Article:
Ahoy hoy, Wizbangers, it’s your resident RINO/DIABLO back to blaspheme against the Tea Party yet again. I’m actually not a RINO, though, I’m a Libertarian. But that’s neither here nor there. And I’m not really here to blaspheme against the Tea Party. But the comments in the post I put up after the Delaware primary really had me scratching my head.
Just so everyone is clear, my main point was that this year’s midterm may be a once-in-a-generation chance for Republicans to pick up a Senate seat in Delaware. I don’t have any affinity for Castle and I don’t have any real opinion at all on O’Donnell; all I know is the seat went from “likely Republican pick up” to “likely Democrat retention” on the RCP Senate tracker the day after she won. I come not to criticize O’Donnell, nor to chide Delawareans for their decision – as many commenters accused.
The running theme in the comments was, “So what if Republicans don’t take the majority in the Senate. We need to purge all the RINOs from the party and show the party we won’t stand for nominating a moderate when there’s a more conservative candidate available, even if it is a historically deep blue state.” I oversimplify, of course, but there were several commenters who said straight up that a Senate majority wasn’t important, just recapturing enough seats to sustain a filibuster.
To which I say, Harry Reid didn’t have a filibuster-proof majority when Obamacare was passed in the dead of night. But, controlling the Senate, he found a procedural way to get it through. To willingly sacrifice control of the Senate to “send the Republican party a message” is a fool’s errand.
Naturally, I would like the Republican Party to be as economically conservative as possible; my question is what degree of conservatism can we expect a majority of ALL voters in deep blue states to accept in a statewide election?
Alright then? We can all agree that most economic conservatives want to repeal Obama care, right? Depending on the poll the same holds true for Independents. Sure, TARP was the first spark and the stimulus bill threw fuel on the fire. But Obamacare was what set the Tea Party off into a full-scale conflagration.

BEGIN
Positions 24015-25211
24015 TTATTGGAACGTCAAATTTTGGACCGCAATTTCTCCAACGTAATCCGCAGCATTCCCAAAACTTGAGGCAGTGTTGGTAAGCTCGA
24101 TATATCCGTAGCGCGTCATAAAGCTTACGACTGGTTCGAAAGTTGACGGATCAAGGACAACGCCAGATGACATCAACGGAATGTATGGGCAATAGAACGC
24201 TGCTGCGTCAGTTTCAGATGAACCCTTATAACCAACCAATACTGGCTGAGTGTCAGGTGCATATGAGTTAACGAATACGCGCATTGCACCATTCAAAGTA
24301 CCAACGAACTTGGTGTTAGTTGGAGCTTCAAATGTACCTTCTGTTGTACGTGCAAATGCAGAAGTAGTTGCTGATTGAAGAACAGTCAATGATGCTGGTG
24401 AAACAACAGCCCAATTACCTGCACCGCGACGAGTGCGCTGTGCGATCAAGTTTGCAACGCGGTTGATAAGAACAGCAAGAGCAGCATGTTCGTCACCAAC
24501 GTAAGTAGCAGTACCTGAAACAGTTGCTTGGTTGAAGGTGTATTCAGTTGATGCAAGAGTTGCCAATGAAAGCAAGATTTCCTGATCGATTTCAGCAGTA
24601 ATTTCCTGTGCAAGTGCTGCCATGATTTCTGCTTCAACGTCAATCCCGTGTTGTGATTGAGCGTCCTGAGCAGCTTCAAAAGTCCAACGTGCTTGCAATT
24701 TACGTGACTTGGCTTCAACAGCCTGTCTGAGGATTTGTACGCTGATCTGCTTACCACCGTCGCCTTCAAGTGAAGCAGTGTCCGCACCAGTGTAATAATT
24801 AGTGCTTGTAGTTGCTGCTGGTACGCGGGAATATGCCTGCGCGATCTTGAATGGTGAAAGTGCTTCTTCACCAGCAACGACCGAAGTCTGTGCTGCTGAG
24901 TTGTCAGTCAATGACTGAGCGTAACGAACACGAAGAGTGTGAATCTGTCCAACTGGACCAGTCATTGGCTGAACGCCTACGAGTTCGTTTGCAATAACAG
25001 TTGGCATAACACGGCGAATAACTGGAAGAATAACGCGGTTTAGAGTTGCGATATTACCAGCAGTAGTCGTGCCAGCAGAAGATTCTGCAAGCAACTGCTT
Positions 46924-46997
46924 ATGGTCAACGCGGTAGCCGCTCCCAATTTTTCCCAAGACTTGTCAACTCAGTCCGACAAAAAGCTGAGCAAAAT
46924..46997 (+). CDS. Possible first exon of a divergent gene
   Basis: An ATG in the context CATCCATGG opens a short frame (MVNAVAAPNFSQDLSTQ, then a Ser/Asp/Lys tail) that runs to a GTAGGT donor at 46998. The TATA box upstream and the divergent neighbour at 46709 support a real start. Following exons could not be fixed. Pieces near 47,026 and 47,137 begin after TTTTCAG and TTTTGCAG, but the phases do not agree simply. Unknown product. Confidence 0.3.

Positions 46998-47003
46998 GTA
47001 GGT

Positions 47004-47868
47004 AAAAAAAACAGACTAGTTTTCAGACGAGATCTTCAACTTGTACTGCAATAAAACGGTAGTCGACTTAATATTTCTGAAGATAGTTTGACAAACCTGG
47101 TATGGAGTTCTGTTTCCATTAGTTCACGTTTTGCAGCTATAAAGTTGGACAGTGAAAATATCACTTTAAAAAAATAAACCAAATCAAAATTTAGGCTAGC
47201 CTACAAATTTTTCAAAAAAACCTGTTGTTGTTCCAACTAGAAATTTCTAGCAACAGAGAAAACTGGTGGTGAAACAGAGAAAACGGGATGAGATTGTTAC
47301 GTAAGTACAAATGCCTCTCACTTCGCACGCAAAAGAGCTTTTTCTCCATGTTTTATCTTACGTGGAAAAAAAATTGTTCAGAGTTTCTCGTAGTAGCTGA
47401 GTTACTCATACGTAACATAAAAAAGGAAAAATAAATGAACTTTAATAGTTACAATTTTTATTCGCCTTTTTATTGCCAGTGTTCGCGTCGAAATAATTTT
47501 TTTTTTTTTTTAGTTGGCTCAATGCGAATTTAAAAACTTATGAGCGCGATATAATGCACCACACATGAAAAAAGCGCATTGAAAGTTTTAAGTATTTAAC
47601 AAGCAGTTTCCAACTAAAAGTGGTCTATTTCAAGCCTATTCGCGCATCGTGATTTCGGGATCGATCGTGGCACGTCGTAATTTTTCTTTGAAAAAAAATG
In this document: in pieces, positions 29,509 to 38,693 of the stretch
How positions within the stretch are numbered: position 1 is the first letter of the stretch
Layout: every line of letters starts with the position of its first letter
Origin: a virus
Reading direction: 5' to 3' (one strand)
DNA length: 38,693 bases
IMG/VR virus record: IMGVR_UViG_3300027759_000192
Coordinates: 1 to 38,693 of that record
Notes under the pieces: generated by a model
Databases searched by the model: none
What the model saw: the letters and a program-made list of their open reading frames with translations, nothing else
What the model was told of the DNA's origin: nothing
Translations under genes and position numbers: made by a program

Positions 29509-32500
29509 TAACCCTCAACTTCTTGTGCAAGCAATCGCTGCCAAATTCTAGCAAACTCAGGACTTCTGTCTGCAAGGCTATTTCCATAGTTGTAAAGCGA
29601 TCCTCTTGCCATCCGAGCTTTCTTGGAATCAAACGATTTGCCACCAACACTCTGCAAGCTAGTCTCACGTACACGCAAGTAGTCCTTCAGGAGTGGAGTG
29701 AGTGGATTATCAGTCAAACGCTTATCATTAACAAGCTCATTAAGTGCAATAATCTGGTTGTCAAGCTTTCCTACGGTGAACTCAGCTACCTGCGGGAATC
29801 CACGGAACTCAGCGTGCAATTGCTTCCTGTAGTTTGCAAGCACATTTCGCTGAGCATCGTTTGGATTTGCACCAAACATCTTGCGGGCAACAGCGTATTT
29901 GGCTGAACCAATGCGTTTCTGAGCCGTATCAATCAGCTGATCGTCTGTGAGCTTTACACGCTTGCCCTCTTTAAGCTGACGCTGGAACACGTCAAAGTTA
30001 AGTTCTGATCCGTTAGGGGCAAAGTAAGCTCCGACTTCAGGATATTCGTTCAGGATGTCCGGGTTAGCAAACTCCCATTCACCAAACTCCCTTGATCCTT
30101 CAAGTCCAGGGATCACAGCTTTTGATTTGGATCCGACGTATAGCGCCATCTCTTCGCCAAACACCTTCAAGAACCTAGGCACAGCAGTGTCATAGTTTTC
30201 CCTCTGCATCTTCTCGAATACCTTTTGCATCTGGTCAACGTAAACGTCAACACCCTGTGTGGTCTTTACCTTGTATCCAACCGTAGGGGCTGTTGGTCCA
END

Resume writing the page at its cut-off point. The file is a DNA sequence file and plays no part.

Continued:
Since we can agree on the goal, all that remains is determining the best course of action to make repeal actually happen. Before we can seriously discuss making repeal a reality there are three requirements – a Republican President, a Republican majority in the House, and a filibuster-proof majority of 60 in the Senate. Not just a majority, a filibuster-proof majority. The Dems will use every tool in their arsenal to prevent repeal. And getting to 60 seats is going mean accepting some Republican Senators who only vote with the Republican caucus 60% of the time.
I’ll tell you why behind the fold…
I know some of you are spitting mad right about now. The very idea of Olympia Snowe and Susan Collins in the Republican party makes you vomit with rage. But here’s the thing. Replace them in the Maine Republican primary with someone sporting a 90+% ACU score and you’re trading two R’s who vote with conservatives 50% of the time for two D’s who vote with conservatives zero percent of the time.
Hey, I don’t like it any more than everyone else who fancies himself as an economic conservative. But to get to 60+ we’re going to have to accept some moderates or RINOs or DIABLOs or whatever else you want to call them.
Do you know how many times the Republicans have held 60+ seats in the Senate since 1959 (when it expanded from 96 to 100 seats)? That would be zero. Never. A fifty-five seat majority is the largest Republicans have ever held.
So how can we reach the up-to-now unattainable filibuster-proof majority in state-wide Senator elections? Below is a table of the states sorted by their partisan index. Then to whom their electoral votes went in the 1996, 2000, 2004, and 2008 election. Then the party makeup of their Senate delegation. The partisan breakdown data came from Cook Political Report and the rest was cribbed from different sources.
State D/R % 96 00 04 08 Sen.
VT D+13 C G K O D/D HI D+12 C G K O D/D MA D+12 C G K O D/R RI D+11 C G K O D/D NY D+10 C G K O D/D MD D+9 C G K O D/D IL D+8 C G K O D/D CA D+7 C G K O D/D CT D+7 C G K O D/D DE D+7 C G K O D/D ME D+5 C G K O R/R WA D+5 C G K O D/D NJ D+4 C G K O D/D OR D+4 C G K O D/D MI D+4 C G K O D/D NM D+2 C G K O D/D WI D+2 C G K O D/D MN D+2 C G K O D/D PA D+2 C B K O D/D NH D+2 C B K O D/R NV D+1 C B B O D/R IA D+1 C G K O D/R CO Even D B B O D/D OH R+1 C B B O R/D VA R+2 D B B O D/D FL R+2 D B B O R/D MO R+3 D B B M R/D NC R+4 D B B O R/D AZ R+6 D B B M R/R IN R+6 D B B O R/D GA R+7 D B B M R/R MT R+7 D B B M D/D SC R+8 D B B M R/R WV R+8 D B B M D/D TN R+9 D B B M R/R AR R+9 D B B M D/D SD R+9 D B B M R/D MS R+10 D B B M R/R LA R+10 D B B M R/D TX R+10 D B B M R/R KY R+10 D B B M R/R ND R+10 D B B M D/D KS R+12 D B B M R/R AL R+13 D B B M R/R AK R+13 D B B M R/D NE R+13 D B B M/O R/D OK R+17 D B B M R/R ID R+17 D B B M R/R WY R+20 D B B M R/R UT R+20 D B B M R/R